No Senator or Representative shall, during the Time for which he was elected, be appointed to any civil Office under the Authority of the United States, which shall have been created, or the Emoluments whereof shall have been increased during such time; and no Person holding any Office under the United States, shall be a Member of either House during his Continuance in Office.

Every Bill which shall have passed the House of Representatives and the Senate, shall, before it becomes a Law, be presented to the President of the United States; If he approve he shall sign it, but if not he shall return it, with his Objections, to that House in which it shall have originated, who shall enter the Objections at large on their Journal, and proceed to reconsider it. If after such Reconsideration two-thirds of that House shall agree to pass the Bill, it shall be sent, together with the Objections, to the other House, by which it shall likewise be reconsidered, and if approved by two-thirds of that House, it shall become a Law. But in all such Cases the Votes of both Houses shall be determined by Yeas and Nays, and the Names of the Persons voting for and against the Bill shall be entered on the Journal of each House respectively. If any Bill shall not be returned by the President within ten Days (Sundays excepted) after it shall have been presented to him, the Same shall be a Law, in like Manner as if he had signed it, unless the Congress by their Adjournment prevent its return, in which Case it shall not be a Law.

To raise and support Armies, but no Appro

SEC. 7. All Bills for raising Revenue shall originate in the House of Representatives; but the Senate may propose or concur with Amend-priation of Money to that Use shall be for a longer ments as on other Bills. Term than two years;

Every Order, Resolution, or Vote to which the Concurrence of the Senate and House of Representatives may be necessary (except on a que:tion of Adjournment) shall be presented to the President of the United States; and before the Same shall take Effect, shall be approved by him, or being disapproved by him, shall be repassed by two-thirds of the Senate and House of Representatives, according to the Rules and Limitations prescribed in the Case of a Bill.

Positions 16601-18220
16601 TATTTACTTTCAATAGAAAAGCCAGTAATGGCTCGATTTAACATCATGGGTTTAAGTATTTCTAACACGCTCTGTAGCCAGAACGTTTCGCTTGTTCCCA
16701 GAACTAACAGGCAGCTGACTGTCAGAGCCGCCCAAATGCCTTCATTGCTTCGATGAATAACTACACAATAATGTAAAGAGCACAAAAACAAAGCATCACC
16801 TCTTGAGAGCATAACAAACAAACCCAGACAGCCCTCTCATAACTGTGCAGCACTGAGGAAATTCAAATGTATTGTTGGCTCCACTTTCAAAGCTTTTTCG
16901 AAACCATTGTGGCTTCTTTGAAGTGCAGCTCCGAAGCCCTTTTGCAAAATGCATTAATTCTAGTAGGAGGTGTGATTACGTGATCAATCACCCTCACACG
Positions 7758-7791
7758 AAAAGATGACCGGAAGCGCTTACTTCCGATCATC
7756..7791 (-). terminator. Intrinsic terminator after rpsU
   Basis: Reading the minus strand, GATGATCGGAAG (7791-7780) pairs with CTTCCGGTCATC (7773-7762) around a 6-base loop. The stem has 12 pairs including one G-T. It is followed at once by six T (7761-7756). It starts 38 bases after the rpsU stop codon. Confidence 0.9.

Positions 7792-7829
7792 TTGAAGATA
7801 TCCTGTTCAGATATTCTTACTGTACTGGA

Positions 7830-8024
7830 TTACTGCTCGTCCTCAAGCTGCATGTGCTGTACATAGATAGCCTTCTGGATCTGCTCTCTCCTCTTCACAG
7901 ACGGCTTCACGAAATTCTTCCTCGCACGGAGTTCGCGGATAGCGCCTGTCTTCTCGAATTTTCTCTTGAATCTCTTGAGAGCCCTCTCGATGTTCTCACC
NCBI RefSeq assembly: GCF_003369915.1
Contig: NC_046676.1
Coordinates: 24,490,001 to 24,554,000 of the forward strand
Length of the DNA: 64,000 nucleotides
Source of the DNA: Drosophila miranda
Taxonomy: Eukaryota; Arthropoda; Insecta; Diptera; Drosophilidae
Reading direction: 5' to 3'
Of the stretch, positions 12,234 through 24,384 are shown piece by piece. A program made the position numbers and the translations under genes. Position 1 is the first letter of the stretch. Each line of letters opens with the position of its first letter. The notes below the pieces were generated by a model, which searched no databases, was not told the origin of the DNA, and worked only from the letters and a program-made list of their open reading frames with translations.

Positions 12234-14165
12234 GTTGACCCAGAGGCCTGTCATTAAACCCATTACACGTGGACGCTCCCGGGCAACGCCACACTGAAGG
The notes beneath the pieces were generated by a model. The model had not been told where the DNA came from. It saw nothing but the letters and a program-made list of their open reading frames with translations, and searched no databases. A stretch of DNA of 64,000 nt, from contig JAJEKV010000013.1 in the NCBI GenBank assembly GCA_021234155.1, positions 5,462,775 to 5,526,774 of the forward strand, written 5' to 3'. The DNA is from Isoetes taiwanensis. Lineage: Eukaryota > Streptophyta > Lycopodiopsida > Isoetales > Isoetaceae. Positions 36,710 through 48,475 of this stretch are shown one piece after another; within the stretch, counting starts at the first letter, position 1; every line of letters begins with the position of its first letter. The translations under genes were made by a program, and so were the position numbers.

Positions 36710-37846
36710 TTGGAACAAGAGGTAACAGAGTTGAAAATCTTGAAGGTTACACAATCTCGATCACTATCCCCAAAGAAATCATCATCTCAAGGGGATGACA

SEC. 8. The Congress shall have Power To lay and collect Taxes, Duties, Imposts and Excises, to pay the Debts and provide for the common Defence and general Welfare of the United States; but all Duties, Imposts and Excises shall be uniform throughout the United States;

To borrow Money on the credit of the United States;

To regulate Commerce with foreign Nations, and among the several States, and with the Indian Tribes;

To coin Money, regulate the Value thereof, and of foreign Coin, and fix the Standard of Weights and Measures;

To provide for the Punishment of counterfeiting the Securities and current Coin of the United States;

To establish Post Offices and post Roads, To promote the progress of Science and useful Arts, by securing for limited Times to Authors and inventors the exclusive Right to their n spective Writings and Discoveries;

To constitute Tribunals inferior to the supreme Court;

To define and punish Piracies and Felonies committed on the high Seas, and Offences against the Law of Nations;